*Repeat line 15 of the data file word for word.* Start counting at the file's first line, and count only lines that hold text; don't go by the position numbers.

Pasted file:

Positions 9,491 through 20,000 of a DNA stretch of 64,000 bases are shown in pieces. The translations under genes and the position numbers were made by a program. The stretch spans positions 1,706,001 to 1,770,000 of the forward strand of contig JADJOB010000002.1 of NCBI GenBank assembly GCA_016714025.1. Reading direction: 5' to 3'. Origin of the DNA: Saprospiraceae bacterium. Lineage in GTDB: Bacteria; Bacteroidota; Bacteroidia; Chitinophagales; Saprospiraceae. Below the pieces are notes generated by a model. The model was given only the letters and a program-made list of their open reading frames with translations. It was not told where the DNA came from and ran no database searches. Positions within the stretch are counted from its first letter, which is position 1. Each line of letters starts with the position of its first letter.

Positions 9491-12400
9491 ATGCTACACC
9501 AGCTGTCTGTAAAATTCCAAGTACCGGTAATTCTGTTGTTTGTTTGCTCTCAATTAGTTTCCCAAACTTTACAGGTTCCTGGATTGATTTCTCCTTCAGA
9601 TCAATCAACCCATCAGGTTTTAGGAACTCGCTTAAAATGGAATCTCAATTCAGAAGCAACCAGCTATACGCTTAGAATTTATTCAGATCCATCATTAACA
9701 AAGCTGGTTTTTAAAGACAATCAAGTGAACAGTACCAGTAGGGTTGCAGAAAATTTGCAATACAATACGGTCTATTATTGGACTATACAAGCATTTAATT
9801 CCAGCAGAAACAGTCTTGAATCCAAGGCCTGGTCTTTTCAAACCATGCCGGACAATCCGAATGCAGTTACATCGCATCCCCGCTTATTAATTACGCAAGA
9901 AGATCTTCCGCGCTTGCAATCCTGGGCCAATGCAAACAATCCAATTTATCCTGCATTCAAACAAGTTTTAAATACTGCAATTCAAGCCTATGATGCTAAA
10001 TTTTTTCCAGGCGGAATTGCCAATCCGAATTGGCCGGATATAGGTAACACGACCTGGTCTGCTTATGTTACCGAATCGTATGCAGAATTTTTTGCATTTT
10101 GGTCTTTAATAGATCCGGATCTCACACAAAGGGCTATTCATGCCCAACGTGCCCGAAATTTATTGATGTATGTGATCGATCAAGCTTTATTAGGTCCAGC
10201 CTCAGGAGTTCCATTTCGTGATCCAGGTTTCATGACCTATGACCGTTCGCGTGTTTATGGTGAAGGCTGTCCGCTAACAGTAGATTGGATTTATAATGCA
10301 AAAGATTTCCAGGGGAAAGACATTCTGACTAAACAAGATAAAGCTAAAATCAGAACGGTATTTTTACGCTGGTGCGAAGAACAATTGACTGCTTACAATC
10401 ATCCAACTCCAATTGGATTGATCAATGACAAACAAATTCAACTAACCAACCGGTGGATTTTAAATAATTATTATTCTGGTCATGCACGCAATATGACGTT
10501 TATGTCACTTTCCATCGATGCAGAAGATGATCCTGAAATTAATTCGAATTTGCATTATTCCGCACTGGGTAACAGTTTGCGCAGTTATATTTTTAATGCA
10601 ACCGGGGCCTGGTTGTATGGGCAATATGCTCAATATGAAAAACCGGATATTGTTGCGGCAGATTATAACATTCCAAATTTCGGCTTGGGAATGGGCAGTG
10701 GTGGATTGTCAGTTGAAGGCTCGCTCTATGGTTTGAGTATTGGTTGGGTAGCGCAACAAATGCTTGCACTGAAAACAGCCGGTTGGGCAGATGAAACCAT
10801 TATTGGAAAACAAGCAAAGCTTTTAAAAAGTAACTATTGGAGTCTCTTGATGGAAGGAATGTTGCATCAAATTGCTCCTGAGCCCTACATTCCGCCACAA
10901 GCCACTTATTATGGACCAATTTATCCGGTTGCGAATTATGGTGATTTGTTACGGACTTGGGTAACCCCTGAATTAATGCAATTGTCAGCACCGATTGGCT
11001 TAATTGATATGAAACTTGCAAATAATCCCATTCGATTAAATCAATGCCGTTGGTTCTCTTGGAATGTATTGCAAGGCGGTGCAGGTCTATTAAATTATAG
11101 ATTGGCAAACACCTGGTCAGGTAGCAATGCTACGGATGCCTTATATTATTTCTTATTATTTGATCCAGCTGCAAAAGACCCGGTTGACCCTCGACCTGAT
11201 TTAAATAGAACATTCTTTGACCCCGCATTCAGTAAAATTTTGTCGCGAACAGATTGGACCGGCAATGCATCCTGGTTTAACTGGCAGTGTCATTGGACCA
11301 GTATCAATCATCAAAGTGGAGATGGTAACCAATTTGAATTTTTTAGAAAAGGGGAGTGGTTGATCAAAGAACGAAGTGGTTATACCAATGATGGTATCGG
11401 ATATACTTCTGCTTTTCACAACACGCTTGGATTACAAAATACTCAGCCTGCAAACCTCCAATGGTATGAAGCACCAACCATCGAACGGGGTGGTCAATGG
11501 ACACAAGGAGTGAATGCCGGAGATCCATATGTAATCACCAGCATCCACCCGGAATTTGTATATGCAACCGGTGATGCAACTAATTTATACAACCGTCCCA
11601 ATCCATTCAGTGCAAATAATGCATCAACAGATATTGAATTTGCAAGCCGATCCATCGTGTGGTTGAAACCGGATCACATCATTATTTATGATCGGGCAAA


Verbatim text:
10601 ACCGGGGCCTGGTTGTATGGGCAATATGCTCAATATGAAAAACCGGATATTGTTGCGGCAGATTATAACATTCCAAATTTCGGCTTGGGAATGGGCAGTG